Willamette Week: Cascadia Composers
Brett Campbell, March 20th 2009, Willamette Week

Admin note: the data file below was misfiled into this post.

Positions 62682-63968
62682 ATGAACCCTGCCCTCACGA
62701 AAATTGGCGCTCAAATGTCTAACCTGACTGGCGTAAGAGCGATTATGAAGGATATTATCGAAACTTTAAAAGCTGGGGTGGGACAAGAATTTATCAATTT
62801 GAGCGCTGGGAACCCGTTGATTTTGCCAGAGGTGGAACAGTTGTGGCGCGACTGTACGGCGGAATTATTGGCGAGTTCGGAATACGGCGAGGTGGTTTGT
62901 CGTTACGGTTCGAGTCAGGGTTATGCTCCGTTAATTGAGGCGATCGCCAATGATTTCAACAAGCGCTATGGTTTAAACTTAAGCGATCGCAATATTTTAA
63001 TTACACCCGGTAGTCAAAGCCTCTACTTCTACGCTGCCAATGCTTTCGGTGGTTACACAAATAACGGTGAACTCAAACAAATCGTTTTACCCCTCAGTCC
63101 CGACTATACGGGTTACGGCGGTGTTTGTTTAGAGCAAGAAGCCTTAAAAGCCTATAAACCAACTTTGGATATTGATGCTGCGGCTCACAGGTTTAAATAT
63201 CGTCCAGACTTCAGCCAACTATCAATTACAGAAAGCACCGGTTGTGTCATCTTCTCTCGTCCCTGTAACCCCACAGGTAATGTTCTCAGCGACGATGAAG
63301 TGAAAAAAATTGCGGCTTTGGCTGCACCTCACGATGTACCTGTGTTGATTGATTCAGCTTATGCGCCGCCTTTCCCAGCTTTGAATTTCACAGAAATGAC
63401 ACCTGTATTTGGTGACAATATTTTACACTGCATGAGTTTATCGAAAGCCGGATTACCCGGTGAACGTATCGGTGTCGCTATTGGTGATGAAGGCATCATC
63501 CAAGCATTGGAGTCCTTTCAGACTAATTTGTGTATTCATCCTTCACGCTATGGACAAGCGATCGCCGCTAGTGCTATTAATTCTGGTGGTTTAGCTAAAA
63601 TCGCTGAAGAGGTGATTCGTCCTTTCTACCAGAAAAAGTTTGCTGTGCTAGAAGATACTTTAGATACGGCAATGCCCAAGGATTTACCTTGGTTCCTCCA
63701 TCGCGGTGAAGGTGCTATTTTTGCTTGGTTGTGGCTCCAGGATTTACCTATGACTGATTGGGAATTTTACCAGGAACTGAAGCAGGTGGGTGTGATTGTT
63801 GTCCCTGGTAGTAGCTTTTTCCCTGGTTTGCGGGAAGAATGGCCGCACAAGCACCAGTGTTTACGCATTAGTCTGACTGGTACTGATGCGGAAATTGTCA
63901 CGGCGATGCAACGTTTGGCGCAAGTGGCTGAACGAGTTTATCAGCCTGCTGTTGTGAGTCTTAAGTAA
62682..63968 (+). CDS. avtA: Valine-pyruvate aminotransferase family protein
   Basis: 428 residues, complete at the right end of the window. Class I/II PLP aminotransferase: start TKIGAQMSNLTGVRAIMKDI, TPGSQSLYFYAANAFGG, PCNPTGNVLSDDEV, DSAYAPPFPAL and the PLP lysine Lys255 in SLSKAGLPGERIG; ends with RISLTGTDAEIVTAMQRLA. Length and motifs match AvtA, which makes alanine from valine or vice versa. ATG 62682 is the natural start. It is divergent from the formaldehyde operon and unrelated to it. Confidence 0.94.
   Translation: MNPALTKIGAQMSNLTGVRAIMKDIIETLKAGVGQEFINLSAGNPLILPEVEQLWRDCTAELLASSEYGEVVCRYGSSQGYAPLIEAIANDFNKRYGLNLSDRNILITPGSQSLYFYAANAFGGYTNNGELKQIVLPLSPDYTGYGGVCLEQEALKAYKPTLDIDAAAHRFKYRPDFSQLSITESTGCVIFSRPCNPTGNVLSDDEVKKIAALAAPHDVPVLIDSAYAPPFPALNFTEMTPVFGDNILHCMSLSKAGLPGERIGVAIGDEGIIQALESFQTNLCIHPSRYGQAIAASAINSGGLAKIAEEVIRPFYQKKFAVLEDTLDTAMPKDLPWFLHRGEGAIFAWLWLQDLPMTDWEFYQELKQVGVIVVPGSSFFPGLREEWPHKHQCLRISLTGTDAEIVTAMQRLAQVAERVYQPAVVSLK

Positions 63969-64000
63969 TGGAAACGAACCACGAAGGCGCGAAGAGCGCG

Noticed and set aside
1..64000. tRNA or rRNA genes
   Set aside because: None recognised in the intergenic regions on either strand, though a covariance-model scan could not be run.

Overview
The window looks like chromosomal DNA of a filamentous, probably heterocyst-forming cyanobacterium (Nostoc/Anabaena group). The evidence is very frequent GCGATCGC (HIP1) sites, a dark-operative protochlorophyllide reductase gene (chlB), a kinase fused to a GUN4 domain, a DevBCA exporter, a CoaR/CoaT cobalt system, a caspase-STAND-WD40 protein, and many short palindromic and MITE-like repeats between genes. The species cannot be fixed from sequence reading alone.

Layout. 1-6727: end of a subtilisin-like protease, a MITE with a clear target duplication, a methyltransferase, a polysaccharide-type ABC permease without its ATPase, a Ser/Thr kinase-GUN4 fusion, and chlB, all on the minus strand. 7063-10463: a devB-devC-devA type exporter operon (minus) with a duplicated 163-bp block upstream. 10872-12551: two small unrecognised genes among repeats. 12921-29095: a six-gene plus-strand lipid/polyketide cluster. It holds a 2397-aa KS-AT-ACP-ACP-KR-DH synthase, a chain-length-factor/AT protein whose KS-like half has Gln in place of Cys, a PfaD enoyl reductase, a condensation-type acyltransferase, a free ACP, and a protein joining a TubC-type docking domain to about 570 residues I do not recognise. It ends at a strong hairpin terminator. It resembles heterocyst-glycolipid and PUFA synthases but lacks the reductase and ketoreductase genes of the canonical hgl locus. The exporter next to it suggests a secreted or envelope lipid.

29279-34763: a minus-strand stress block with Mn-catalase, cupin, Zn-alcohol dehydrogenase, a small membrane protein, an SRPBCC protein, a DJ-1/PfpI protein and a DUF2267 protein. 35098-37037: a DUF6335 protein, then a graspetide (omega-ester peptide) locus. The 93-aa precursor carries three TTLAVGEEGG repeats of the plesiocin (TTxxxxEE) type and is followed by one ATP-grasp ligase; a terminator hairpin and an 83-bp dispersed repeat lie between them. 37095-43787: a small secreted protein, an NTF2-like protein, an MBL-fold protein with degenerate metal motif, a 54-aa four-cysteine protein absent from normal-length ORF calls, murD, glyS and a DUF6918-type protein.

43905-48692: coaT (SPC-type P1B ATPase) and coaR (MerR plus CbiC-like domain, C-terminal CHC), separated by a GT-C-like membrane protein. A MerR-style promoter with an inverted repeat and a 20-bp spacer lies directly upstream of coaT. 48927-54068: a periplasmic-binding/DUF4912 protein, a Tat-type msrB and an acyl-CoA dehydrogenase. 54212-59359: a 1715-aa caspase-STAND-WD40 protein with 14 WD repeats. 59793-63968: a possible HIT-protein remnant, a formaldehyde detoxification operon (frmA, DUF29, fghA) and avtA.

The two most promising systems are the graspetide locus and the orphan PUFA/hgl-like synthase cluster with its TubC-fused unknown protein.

Friday’s inaugural Cascadia Composers concert at the Old Church (the third of three excellent concerts I heard there last week) produced surprisingly strong attendance and some engaging music, beginning with a darting, rhythmically tricky firefly of a piece for flute and percussion by Dan Senn, a pretty art song by Jeff Winslow and the premiere of a little cat and mouse action for violin and xylophone by Tomas Svoboda. Cascadia organizer David Bernstein’s ardent, unabashedly neo-Romantic “Late Autumn Moods and Images” would have charmed even the hidebound contingent that resists chamber music composed before the Great War. The second half began with a harangue/performance-art incident involving an audience member who took it upon himself to alert the hall to the shameful, Cheney-esque conspiracy to suppress the no doubt magnificent sixth symphony of a composer none of them had heard of. Who says people aren’t passionate about classical music? Gary Noland’s new “Waltz Fantasy” and Jack Gabel’s 1984 “That Old Song and Dance” both looked affectionately toward music of the past, refracted through contemporary sensibilities. Noland put a modern twist on a Strauss-style waltz, while Gabel, as so many composers throughout the millennia have done, used familiar folk tunes (the medieval ditty “Tristan’s Lament” and an Irish jig ) as kernels for a thoroughly modern and winning work. Greg Steinke’s closing string quartet “Expressions on the Paintings of Edvard Munch” imaginatively evoked not just the subjects of three Munch paintings (whose images were helpfully included in the program), but also the painter’s expressionist renderings of those subjects. “The Scream,” of course, used Bernard Herrmann’s shrieking “Psycho” strings, while “The Dance of Life” used, what else, various dance rhythms.